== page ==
When Frank Gore first watched tape of Kenyan Drake last season, he quickly realized that the Dolphins had something special. "I said to myself, 'man, I can see why they traded Jay Ajayi.'"
Now they are teammates, the old pro who just doesn't slow down and the kid with a gear you can't teach, the two of them together hoping to give this offense the type of rushing attack that can mean so much over the course of a 16-game season.
Gore is 35, an incredible physical oddity, doing things on the practice field that defy logic. If he's slowing down, there have been zero indications. He's going to help this offense in a variety of important ways and the expectations are a continuation of what he has always done in his Hall of Fame bound career: break tackles, convert third downs and lead by example
Drake is 24, a supremely confident third-year player who finished last season with a flurry, gaining 444 yards in the final five games to lead all NFL backs during that time span. He is the home run hitter with the you-can't-touch-me moves and his value to this offense, as he proved a year ago, is both as a runner and receiver.
So when the first depth chart of the summer came out, it listed first team running back as Kenyan Drake OR Frank Gore, which at first was greeted with a degree of puzzlement, but after letting it absorb a little, it really made perfect sense.
The Dolphins have two starting caliber running backs. How do you do choose between a young player with the biggest of upsides and a productive veteran who already has more than 14,000 rushing yards on his resume? You don't. You feature them both. Sometimes, you even put them on the field together. You go with the hot hand and you ride it.
When things are working well for this offense, I anticipate Gore touching the ball about 15 times a game and Drake about 20. The OR on that depth chart means the Dolphins are in a very promising position less than a year after trading Ajayi to the Philadelphia Eagles. They have two top-tier alternatives each with the ability to take over a game. What's not to like?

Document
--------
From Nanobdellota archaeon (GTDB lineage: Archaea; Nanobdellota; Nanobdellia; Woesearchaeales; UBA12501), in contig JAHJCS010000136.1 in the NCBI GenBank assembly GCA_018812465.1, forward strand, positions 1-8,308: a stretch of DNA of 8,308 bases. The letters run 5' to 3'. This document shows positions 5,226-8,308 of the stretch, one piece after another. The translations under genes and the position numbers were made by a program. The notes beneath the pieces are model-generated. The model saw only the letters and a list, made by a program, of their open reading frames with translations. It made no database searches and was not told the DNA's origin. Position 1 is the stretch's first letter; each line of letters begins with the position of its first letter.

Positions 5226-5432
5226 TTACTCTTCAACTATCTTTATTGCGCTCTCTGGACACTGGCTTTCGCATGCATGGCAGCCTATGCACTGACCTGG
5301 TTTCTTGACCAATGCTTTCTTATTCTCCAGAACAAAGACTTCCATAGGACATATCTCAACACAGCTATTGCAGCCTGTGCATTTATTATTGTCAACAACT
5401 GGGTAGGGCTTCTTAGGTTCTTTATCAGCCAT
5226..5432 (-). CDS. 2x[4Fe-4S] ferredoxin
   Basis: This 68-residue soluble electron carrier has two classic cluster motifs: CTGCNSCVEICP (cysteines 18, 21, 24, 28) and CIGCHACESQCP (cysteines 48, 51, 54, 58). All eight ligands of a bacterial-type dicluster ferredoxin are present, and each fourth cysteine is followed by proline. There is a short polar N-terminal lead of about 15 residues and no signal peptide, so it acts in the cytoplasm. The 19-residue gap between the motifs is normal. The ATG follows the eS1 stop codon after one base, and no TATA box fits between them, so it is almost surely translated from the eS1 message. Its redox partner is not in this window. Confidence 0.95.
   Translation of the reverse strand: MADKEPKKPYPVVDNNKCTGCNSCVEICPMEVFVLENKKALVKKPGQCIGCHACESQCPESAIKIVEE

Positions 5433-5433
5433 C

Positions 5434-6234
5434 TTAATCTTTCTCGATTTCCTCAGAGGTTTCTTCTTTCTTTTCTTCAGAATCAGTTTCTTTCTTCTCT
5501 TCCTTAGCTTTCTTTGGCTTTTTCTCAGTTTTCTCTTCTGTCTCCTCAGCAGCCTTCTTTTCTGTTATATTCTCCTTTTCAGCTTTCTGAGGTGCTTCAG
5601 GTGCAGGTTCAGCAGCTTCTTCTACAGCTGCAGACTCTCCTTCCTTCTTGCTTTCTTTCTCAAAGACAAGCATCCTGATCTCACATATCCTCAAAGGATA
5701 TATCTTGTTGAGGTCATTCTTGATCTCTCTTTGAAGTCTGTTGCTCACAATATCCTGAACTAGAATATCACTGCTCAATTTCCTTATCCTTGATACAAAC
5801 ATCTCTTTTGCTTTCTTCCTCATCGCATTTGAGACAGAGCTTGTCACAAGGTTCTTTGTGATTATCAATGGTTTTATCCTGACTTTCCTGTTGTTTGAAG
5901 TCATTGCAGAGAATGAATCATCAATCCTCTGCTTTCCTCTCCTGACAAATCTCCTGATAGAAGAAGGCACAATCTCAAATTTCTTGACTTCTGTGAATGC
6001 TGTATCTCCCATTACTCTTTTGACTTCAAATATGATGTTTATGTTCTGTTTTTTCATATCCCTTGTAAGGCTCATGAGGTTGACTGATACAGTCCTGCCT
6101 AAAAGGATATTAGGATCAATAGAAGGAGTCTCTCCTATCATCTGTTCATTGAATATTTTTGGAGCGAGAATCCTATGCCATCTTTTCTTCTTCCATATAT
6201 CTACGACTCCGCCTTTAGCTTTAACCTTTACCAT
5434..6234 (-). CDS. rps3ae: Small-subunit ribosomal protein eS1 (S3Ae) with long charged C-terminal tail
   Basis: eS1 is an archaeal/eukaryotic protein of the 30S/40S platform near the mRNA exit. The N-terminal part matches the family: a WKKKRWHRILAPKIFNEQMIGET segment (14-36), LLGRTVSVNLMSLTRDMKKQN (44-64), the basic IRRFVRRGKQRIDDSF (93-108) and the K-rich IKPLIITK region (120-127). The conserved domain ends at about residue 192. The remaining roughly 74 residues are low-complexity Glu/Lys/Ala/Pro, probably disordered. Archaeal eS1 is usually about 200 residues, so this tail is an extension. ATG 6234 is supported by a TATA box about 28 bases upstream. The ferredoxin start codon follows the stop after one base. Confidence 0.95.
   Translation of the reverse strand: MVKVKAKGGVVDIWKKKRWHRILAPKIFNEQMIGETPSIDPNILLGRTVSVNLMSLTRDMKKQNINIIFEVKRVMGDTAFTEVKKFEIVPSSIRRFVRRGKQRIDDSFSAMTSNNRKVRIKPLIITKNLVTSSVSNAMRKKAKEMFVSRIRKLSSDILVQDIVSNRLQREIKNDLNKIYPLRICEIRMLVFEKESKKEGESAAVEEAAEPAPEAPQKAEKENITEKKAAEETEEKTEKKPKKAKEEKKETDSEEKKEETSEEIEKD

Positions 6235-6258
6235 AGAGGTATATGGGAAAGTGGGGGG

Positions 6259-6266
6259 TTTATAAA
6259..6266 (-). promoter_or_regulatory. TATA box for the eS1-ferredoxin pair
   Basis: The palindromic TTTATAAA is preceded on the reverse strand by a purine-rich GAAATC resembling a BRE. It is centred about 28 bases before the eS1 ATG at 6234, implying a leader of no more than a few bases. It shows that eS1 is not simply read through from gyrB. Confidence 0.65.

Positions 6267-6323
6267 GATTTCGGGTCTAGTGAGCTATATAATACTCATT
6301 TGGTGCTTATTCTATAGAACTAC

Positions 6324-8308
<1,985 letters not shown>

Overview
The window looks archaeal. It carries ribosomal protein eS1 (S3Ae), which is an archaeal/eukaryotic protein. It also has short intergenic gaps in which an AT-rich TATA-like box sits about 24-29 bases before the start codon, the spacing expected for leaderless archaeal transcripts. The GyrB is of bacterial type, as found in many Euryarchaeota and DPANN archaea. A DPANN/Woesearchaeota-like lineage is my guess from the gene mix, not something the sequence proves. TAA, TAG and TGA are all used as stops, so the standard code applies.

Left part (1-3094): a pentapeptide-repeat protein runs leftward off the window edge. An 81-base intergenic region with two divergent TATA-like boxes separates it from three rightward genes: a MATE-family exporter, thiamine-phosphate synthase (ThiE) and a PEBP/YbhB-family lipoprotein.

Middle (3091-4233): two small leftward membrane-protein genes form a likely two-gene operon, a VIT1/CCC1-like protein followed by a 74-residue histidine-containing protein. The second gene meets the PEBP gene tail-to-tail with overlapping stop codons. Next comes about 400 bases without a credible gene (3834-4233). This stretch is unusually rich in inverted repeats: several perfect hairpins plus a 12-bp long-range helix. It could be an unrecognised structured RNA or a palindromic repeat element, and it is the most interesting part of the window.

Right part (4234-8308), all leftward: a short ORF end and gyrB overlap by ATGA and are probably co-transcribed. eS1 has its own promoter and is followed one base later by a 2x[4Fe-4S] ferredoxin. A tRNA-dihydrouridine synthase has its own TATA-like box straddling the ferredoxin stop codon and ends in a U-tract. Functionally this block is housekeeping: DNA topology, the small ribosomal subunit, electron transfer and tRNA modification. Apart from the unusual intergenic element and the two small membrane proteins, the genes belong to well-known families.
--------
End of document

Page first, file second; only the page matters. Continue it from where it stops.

It's been interesting during training camp watching these two players interact, the mutual respect they have gained, the work ethic they have displayed and certainly the selfless manner in which they are approaching this two-for-one special.
"I really think me and him can help this team be successful this year," Gore says. "Whatever they ask me to do, I'll give 110 percent. If I can go out and compete with those young guys during training in the offseason, I should be fine during football season."
Gore's teammates marvel over the way he approaches every practice and the way he attacks the line of scrimmage. "It surprised me how hard he hits the hole," said quarterback Ryan Tannehill. "When he runs downhill, he puts his foot in the ground and he goes. You see a crease that's a foot wide, barely able to get a helmet through there and somehow he fits his whole body through there and he's off to the next level."
How good is the Frank Gore story? Grew up in South Florida. Went to the University of Miami. Overcame two knee surgeries in college. Silenced so many doubters. Going to Canton someday. Who knows, there might even be a movie there.
"I've been blessed, 14 years at my position and especially the things I've been through in my career, especially coming out of college, being doubted, having two ACL knee surgeries, two shoulders and people saying I won't be here. Well, I am here and I'm still having fun."
Drake, meanwhile, is also enjoying an excellent summer. You see at least one play on the practice field each day where he uses all of his skills, the vision, the moves, the toughness and the flat-out speed. You also see him stick some blocks that make you wonder how much he's gaining by being around Gore.
"This is my third year in the offense so I'm very confident," Drake said. "I'm very comfortable. I'm not complacent. I just want to go out there and continue to make the plays that I know I can. Everything is definitely slowing down for me and that allows me to play faster and play at my capabilities."
As far as him OR Gore starting and what that means, Drake just smiles: "Frank's a great player. You learn things just watching him. It really doesn't matter who starts. What matters is going in there and making plays."
That's the mindset both Gore and Drake have. Make plays. Gain yards. Feed off of one another. Give the Dolphins the type of balance that is imperative if Tannehill is to remain in an upright position.
Gore and Drake. Or is it Drake and Gore? Doesn't really matter. What does matter is that this interesting pairing of the past and future has a real chance of working quite well in the present.